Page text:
I don't see how it is "crucial metadata that needs to be retained and assigned to assets". For most of the people on this forum, it's of no use at all, if they're using tape it's because they want that sound, wow and flutter included.

I can see that in converting old recordings to digital it can be useful as part of the process, in order to eliminate wow and flutter, but once that is done does it have any use?

So for the specific task of converting archive material I can see that you'd want a conversion system that captured a far greater bandwidth than audio with enough SNR to extract a bias signal from it, but single bit DSD is a poor choice, no matter what the oversampling ratio, better to use a mulibit oversampled noise shaped quantizer (that will give you a far better signal to noise ratio), extract the bias signal from the raw signal, then downsample it to an ordinary PCM file, with the bias information as actual metadata (or use that metadata to perform the wow and flutter compensation at the same time as the downsampling).
Old 7th August 2014
  #107
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Quote:
Originally Posted by Deleted User View Post
I don't follow the 60kHz "optimal sample" rate pushers. Optimal for what? Certainly that rate is not optimal for the use cases cited above. It's not always about what we can hear, often it's about what we can't and what we lose by disregarding something clearly inaudible but which often proves rather significant.

cheers,
Reynaud
But thats more usually technical data.

The 60kHz rate is bounded about as being economic, well within technical means (even more so at the time of the writing of the white paper you're referring to) and sufficiently far enough away from hearing bounds to mean that all audible input is well away from brick wall filters.

This has nothing to do with capturing OTHER data such as bias information. That is only relevant in a small amount of cases; capturing tape recorded performance where it MAY have some use in the future.

Now, citing the oft held premise that there is all kind of information "up there" which we use as humans to hear may or may not hold some argument water, although not for me.

I still think that Jazz Samba from Stan Getz et al is one of the finest recordings ever made.... and its pretty far from optimal or real sounding or "right". Sufficiency is always a test and one or more of the current PCM formats IS sufficient for the broad enjoyment of even high end recording. All other formats are, for me, either great alternatives or just re-inventing the wheel. There just isn't much point in it for music apart from for those who which to push an agenda way beyond sufficiency (which has merits but will not be a mainstay on human consumption).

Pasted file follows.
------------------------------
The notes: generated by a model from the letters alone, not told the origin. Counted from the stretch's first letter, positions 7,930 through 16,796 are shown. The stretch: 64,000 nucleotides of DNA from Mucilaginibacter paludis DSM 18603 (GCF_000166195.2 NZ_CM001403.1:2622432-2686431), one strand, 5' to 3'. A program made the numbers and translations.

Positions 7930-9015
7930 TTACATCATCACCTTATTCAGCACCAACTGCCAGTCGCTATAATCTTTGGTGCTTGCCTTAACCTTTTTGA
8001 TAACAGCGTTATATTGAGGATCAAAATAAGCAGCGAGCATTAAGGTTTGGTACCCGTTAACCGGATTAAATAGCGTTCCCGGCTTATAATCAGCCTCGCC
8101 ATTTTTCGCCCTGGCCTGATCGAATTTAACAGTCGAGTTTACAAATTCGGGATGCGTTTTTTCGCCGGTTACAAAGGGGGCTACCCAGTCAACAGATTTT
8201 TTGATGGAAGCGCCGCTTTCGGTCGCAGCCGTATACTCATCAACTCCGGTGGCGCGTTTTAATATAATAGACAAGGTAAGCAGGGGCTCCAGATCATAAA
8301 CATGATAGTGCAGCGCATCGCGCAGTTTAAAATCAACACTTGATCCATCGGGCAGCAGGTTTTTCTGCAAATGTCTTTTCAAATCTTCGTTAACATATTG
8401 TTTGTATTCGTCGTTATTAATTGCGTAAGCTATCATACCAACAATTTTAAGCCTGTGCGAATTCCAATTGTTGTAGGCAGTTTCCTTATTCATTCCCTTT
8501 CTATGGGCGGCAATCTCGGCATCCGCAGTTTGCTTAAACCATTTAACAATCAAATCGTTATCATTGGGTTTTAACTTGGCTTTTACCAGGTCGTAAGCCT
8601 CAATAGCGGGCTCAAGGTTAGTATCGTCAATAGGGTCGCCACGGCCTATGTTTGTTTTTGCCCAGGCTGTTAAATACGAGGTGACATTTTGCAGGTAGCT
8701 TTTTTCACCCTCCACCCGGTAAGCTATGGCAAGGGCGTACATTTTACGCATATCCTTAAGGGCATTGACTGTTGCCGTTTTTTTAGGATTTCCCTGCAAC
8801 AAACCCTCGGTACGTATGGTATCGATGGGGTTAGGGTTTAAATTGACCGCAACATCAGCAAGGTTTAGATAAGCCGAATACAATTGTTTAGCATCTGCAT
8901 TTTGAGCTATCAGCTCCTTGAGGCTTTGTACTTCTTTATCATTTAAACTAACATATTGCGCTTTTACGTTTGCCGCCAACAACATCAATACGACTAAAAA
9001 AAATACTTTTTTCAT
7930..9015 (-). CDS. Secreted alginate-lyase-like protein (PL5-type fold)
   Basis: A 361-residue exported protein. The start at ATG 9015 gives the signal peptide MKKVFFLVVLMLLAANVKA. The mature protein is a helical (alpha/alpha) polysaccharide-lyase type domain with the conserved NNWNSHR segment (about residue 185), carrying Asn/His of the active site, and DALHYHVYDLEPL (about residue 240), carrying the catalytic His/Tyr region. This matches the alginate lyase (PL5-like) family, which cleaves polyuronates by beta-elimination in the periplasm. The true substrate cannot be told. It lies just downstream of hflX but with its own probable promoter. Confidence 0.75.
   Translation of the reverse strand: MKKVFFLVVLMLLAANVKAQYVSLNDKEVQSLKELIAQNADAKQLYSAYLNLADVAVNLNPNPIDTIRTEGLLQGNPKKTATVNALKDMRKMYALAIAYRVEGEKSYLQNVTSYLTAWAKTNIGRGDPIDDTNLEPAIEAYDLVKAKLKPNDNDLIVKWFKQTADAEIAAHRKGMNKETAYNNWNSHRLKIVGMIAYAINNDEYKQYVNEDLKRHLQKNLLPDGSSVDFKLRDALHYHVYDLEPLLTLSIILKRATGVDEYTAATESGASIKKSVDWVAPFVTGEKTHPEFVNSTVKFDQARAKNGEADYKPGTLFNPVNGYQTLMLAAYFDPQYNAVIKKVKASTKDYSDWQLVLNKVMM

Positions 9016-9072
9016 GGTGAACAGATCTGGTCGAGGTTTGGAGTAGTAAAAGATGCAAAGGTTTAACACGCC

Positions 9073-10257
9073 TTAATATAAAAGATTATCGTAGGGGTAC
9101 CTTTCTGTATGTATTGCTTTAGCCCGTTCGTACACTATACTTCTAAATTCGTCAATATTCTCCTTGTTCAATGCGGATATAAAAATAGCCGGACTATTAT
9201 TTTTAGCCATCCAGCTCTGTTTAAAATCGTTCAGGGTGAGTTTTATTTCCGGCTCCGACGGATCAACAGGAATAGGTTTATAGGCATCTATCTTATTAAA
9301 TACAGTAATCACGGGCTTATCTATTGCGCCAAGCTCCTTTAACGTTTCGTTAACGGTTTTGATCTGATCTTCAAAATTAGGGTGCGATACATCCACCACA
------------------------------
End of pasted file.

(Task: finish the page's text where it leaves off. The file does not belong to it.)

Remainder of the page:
Old 7th August 2014
  #108
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Originally Posted by narcoman View Post
The 60kHz rate is bounded about as being economic, well within technical means (even more so at the time of the writing of the white paper you're referring to)
I was not referencing a particular paper or author as 3M and Soundstream were pushing a similar rate (50kHz if I recall) in the early to mid-70s. Any subsequent paper is merely agreeing with their conclusions and subsequent stance, right or wrong.

Quote:
Originally Posted by narcoman View Post
This has nothing to do with capturing OTHER data such as bias information. That is only relevant in a small amount of cases; capturing tape recorded performance where it MAY have some use in the future.

Now, citing the oft held premise that there is all kind of information "up there" which we use as humans to hear may or may not hold some argument water, although not for me.
If you will be careful to notice, I was responding to a (possibly) rhetorical question presented by David Spearritt. I specifically avoided anything to do with "quality", "sufficiency" (this comes in to play below), "perfection" or the like because that was not, in my view, part of the question as originally posed.

Yes, I concede that the majority of engineers and innocent bystanders on this forum may not care or have any interest in bias signals, or ultrasonic and infrasonic content but that does not diminish their importance. The majority is frequently not the best judge of anything important.

Quote:
Originally Posted by narcoman View Post
Sufficiency is always a test
Really? For how long? New data, new tests, and new requirements will change the parameters of sufficiency. Again, sufficient for whom and in which context?

Quote:
Originally Posted by narcoman View Post
one or more of the current PCM formats IS sufficient for the broad enjoyment of even high end recording
Apparently so is mp3. Very sufficient if one does any meaningful data capture of "news server" usage - where, incidentally, a particular "classical" DSD-only title seemed rather popular in mp3 format (the wav version was barely touched and the "DSD" version had less than a handful of downloads). Sufficient indeed.